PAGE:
Warcop – St Columba’s Church
The Church of St Columba at Warcop is a Norman Church, with the North side of the nave being the oldest part of the Church. Various restorations and additions have taken place since, the most recent being in 1937 when the roof beams were exposed. The Church consists of a nave, a South aisle, a South transept, a North transept and a chancel. It is built on the outskirts of the village, on the site of a Roman camp.
All the stained glass windows are worth studying, and are by a variety of artists. The East window is of the Crucifixion, and is by Powell of Whitefriars. Others by by William Wailes, Heaton Shrigley and Bayne, Ninian Comper, Clayton and Bell, and Shrigley and Hunt.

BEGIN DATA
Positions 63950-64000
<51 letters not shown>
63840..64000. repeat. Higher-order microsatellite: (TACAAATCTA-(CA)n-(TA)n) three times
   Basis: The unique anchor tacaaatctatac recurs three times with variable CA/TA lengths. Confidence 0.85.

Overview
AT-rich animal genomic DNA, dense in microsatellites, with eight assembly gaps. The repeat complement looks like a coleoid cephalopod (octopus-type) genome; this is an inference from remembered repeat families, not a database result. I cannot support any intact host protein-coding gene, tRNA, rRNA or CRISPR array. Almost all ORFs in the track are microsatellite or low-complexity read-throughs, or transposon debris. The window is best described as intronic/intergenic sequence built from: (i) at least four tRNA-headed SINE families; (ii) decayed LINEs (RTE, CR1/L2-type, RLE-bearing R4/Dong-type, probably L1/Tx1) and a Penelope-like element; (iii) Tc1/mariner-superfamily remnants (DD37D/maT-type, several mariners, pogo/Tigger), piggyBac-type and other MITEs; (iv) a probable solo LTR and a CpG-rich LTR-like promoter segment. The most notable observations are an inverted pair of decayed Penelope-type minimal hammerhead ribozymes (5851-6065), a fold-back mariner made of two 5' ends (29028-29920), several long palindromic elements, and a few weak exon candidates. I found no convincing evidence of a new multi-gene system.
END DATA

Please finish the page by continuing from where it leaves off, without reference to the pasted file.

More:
In the church yard is an ancient cross-shaft on its square base.
On St Peters Day, the 29th June each year is the rushbearing festival when a local band leads a procession of girls wearing floral crowns, boys carrying rush crosses, and adults, from the reading room through the village to the Church, stopping for refreshments at Warcop Hall. If the 29th June is a Sunday, then it takes place on the 28th June.
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